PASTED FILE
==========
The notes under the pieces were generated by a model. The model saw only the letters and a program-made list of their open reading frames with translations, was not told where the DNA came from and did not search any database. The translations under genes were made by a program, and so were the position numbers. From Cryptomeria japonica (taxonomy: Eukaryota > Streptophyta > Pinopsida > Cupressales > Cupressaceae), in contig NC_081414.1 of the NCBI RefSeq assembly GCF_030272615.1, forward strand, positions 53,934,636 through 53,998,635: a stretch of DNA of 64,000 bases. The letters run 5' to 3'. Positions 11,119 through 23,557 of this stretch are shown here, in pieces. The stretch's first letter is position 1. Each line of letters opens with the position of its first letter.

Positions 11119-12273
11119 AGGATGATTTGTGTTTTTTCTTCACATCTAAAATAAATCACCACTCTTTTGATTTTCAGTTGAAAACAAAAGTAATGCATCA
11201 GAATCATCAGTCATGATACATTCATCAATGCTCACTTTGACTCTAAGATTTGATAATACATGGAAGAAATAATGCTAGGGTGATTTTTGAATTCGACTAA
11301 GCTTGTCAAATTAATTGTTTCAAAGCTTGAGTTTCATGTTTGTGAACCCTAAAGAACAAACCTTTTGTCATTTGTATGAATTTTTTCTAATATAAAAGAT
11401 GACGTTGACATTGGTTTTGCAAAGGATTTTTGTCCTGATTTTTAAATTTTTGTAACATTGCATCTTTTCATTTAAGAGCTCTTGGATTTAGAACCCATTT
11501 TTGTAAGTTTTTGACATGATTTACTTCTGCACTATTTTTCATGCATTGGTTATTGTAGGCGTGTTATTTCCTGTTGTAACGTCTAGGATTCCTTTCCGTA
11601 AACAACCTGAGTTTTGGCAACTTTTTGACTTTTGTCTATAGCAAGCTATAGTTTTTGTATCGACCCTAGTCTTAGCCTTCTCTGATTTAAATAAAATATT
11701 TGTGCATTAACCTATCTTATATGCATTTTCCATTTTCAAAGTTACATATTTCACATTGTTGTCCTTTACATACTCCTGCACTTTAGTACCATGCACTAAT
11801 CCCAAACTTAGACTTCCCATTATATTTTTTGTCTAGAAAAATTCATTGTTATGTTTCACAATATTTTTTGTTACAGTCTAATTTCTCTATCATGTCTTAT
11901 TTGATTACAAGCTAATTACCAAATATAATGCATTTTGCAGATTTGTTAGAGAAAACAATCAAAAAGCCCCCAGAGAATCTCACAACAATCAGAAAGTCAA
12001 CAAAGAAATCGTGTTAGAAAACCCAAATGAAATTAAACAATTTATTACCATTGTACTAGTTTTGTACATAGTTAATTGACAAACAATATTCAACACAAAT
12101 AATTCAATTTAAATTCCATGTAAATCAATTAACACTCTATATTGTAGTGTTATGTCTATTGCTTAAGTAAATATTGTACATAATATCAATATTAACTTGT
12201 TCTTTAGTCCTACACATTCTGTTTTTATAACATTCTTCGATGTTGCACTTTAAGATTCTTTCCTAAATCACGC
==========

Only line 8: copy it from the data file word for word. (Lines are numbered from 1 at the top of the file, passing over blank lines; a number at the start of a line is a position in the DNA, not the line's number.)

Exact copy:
11601 AACAACCTGAGTTTTGGCAACTTTTTGACTTTTGTCTATAGCAAGCTATAGTTTTTGTATCGACCCTAGTCTTAGCCTTCTCTGATTTAAATAAAATATT